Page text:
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MVMT Evercrolls: Finally, Computer Glasses That Don't Look Like Butt

Photo: MVMT

A few months ago, I saw an Instagram blogger posting about her new glasses that were supposed to protect her eyes from her computer screen. As her long caption ended with #spon, I proceeded to ignore it. But a few weeks later, I noticed the same kind of glasses popping up again and again, and not just on Instagram influencers, but on people I knew in real life. As someone whose job is to be on the computer for the majority of the day almost every day, and someone who already has horrendous eyesight, I started to feel intrigued. Could these glasses actually prevent my eyes from getting worse?

Computer glasses are basically a lens without a prescription, so anyone can wear them, but they aren’t your basic $5 fake glasses lenses. They’re meant to optimize your eyesight when you’re staring at digital screens all day, filtering out blue light to reduce eyestrain. This seems important: According to the American Optometric Association, staring at screens constantly can result in Computer Vision Syndrome. Symptoms include eyestrain, headaches, blurred vision, dry eyes, and neck and shoulder pain. This is because looking at a digital screen makes your eyes work harder than they would when looking at, say, a printed page. The effects are made worse if you already have vision problems.

But here’s the big question: do they work?

According to Lifehacker, there is no point in getting computer glasses if you don’t already experience vision issues. Dr. Robert Noecker, an ophthalmologist and Director of Glaucoma for Opthalmic Consultants of Connecticut, told the site, “Computer eyewear does not necessarily prevent eye strain in an already optimized environment.” He also points out that they can smudge, which could actually make vision worse.

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However, if you do experience eyestrain and your eyes feel tired at the end of the day, these could advantageous. There’s something to think about, though: All About Vision points out that it’s better to get computer glasses customized to your individual needs, and that “using weaker, non-prescription reading glasses for computer work and seeing your digital devices typically won’t provide the accurate vision correction you need for sustained clarity and comfort.”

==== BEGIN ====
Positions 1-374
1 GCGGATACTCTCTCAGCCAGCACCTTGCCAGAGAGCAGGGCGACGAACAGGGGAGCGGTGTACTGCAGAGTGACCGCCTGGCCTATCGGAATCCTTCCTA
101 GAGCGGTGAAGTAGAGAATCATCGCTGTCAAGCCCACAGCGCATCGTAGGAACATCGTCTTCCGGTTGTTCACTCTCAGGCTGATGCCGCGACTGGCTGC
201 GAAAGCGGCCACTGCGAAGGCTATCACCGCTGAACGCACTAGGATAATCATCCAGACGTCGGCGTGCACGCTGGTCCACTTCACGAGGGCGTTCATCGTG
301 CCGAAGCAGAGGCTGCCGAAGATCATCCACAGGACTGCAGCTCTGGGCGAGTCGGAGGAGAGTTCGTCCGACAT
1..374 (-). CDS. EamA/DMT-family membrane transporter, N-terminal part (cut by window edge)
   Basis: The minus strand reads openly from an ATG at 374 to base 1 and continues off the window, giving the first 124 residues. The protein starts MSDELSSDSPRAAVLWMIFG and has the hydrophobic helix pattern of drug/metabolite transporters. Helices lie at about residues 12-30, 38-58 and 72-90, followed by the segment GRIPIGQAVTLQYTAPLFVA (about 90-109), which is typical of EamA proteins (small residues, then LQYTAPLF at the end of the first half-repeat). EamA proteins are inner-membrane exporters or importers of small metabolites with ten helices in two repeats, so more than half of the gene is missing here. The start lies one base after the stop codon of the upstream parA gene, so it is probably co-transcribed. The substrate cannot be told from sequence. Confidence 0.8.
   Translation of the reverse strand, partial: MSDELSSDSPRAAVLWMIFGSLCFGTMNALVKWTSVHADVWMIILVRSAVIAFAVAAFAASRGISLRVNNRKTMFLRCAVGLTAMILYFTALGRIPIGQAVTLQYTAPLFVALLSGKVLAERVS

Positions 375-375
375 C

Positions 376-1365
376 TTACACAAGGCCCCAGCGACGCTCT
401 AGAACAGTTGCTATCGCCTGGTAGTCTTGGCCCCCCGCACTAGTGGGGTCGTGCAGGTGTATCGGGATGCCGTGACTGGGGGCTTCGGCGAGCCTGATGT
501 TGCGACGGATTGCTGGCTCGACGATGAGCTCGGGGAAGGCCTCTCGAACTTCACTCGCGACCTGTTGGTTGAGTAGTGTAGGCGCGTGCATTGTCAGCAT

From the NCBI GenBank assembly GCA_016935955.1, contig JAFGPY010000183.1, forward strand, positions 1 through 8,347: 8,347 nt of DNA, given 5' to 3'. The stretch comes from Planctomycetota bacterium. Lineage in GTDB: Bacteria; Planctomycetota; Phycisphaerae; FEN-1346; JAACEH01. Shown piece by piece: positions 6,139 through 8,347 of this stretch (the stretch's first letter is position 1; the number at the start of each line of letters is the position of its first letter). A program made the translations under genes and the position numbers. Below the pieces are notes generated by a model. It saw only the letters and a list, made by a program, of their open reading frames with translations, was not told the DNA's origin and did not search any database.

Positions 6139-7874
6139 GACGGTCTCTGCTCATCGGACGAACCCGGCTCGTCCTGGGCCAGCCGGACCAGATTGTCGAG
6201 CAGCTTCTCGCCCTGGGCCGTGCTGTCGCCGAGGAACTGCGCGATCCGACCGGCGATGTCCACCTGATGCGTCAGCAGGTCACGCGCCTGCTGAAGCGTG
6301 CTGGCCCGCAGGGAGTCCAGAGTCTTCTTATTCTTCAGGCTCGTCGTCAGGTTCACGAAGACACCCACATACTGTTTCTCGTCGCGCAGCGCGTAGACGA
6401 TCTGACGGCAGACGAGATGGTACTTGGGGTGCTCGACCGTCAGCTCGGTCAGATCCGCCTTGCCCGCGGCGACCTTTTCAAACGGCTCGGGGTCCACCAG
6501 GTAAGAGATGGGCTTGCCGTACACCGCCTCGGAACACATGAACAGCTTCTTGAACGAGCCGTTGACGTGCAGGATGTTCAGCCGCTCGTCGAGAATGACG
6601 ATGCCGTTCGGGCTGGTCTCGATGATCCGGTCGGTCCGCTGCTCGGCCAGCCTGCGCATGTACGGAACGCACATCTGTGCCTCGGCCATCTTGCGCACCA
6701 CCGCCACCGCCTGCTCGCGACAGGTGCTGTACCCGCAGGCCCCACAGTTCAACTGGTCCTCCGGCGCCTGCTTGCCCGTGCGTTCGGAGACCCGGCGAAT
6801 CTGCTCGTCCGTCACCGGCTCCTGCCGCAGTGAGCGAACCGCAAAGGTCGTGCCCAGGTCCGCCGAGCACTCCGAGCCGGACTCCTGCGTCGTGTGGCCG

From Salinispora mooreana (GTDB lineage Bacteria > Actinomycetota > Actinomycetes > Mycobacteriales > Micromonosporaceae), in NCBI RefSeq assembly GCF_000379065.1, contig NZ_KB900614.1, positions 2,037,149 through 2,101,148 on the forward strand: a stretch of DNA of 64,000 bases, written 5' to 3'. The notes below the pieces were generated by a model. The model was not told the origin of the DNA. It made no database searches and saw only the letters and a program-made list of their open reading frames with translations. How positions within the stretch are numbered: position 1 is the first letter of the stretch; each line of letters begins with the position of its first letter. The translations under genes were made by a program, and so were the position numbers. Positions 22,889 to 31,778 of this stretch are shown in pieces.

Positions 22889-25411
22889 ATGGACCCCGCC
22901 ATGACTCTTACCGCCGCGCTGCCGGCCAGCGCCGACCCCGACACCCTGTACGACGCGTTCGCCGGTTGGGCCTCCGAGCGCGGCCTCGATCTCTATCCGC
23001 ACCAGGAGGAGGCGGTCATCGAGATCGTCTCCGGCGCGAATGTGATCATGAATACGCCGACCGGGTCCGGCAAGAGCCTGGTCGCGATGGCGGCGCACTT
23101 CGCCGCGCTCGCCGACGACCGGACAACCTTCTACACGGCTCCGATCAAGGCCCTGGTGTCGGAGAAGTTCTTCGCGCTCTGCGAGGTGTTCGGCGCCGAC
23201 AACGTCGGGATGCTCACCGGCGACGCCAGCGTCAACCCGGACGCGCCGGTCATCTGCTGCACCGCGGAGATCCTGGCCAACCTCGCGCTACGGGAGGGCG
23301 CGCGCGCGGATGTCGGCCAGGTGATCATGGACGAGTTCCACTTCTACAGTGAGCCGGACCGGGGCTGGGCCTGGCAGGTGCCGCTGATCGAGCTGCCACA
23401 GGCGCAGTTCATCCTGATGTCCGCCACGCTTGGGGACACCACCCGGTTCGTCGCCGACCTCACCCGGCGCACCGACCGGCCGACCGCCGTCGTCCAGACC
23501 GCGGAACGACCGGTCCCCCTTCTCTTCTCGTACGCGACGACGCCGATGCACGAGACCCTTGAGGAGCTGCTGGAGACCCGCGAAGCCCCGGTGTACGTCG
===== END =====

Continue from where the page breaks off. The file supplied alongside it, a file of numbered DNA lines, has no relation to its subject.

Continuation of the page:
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Keeping all of this in mind, I decided I still had to try a pair, so I went out and procured myself a pair of trendy looking MVMT Rio Everscroll Lens glasses, their new version of computer glasses. At just about $70, they didn’t break the bank. The Everscroll lens claims are anti-reflective, blue light filtering, and claim to provide up to 420nm of UV protection.

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My immediate thought about the glasses was that they were very cute. They have a round, tortoise shell frame, and they look nice on my face shape (and there are lots of other styles available as well). They are also super light with a very thin lens, which is a nice change for someone who has to pay hundreds of extra dollars in order to get her prescription glasses to resemble thin.

I started to wear them throughout the day as I worked on the computer, and they certainly weren’t uncomfortable. But were they working? After a week, I still wasn’t sure. The annoying thing about the glasses is that they seem to make everything I look at just a teensy bit darker, which isn’t a huge deal, but seems kind of counterintuitive. They also do smudge easily, probably because they are inexpensive, so that’s frustrating.

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Still, at the end of a few weeks, I felt like they might be doing something positive. My eyes didn’t feel as quite as dry and tired at the end of the day when I wore them, and they didn’t leave me with any headaches. On top of that, I find the MVMT selection of glasses (especially the Rio style) to be a lot more stylish than many other computer glasses out there, like Gunnars. The MVMT glasses might not block quite as much blue light, but they have a lower price point, and they just look like glasses... not goggles.

Basically, I absolutely feel that these are worth a try if you think you need something extra protecting your eyes. They’re also really adorable and I get a lot of compliments on them! But knowing what researchers and doctors say about computer glasses, I think it might be more beneficial to spend the extra money and get prescription lens made with a protective coating more customized to what your eyes really need. If you’re looking for a more inexpensive solution, however, test these out - they just might get the job done.

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About the author

Jessica Booth

Jessica is a writer from New York. She has an unhealthy obsession with the beach, cats, Leonardo DiCaprio, & over-priced coffee. You can follow her on Instagram @jboothyy.